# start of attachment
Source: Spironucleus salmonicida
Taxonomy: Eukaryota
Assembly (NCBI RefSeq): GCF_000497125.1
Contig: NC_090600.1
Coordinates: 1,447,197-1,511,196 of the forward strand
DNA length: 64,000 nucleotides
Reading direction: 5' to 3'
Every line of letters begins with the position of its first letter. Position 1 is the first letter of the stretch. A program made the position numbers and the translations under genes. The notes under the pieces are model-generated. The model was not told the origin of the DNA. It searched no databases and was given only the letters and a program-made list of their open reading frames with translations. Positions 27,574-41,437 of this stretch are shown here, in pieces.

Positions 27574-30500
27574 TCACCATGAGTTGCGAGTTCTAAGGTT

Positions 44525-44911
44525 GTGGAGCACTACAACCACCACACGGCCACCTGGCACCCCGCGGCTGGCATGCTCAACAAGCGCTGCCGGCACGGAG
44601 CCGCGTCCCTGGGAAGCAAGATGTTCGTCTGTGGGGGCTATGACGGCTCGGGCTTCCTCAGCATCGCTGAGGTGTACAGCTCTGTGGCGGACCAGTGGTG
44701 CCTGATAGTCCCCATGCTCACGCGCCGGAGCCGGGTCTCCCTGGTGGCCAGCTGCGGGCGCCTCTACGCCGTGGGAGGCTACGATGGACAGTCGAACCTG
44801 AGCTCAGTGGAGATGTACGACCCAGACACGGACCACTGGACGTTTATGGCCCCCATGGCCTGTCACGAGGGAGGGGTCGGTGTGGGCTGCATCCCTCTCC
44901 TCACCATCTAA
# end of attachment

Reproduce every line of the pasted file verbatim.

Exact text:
Source: Spironucleus salmonicida
Taxonomy: Eukaryota
Assembly (NCBI RefSeq): GCF_000497125.1
Contig: NC_090600.1
Coordinates: 1,447,197-1,511,196 of the forward strand
DNA length: 64,000 nucleotides
Reading direction: 5' to 3'
Every line of letters begins with the position of its first letter. Position 1 is the first letter of the stretch. A program made the position numbers and the translations under genes. The notes under the pieces are model-generated. The model was not told the origin of the DNA. It searched no databases and was given only the letters and a program-made list of their open reading frames with translations. Positions 27,574-41,437 of this stretch are shown here, in pieces.

Positions 27574-30500
27574 TCACCATGAGTTGCGAGTTCTAAGGTT

Positions 44525-44911
44525 GTGGAGCACTACAACCACCACACGGCCACCTGGCACCCCGCGGCTGGCATGCTCAACAAGCGCTGCCGGCACGGAG
44601 CCGCGTCCCTGGGAAGCAAGATGTTCGTCTGTGGGGGCTATGACGGCTCGGGCTTCCTCAGCATCGCTGAGGTGTACAGCTCTGTGGCGGACCAGTGGTG
44701 CCTGATAGTCCCCATGCTCACGCGCCGGAGCCGGGTCTCCCTGGTGGCCAGCTGCGGGCGCCTCTACGCCGTGGGAGGCTACGATGGACAGTCGAACCTG
44801 AGCTCAGTGGAGATGTACGACCCAGACACGGACCACTGGACGTTTATGGCCCCCATGGCCTGTCACGAGGGAGGGGTCGGTGTGGGCTGCATCCCTCTCC
44901 TCACCATCTAA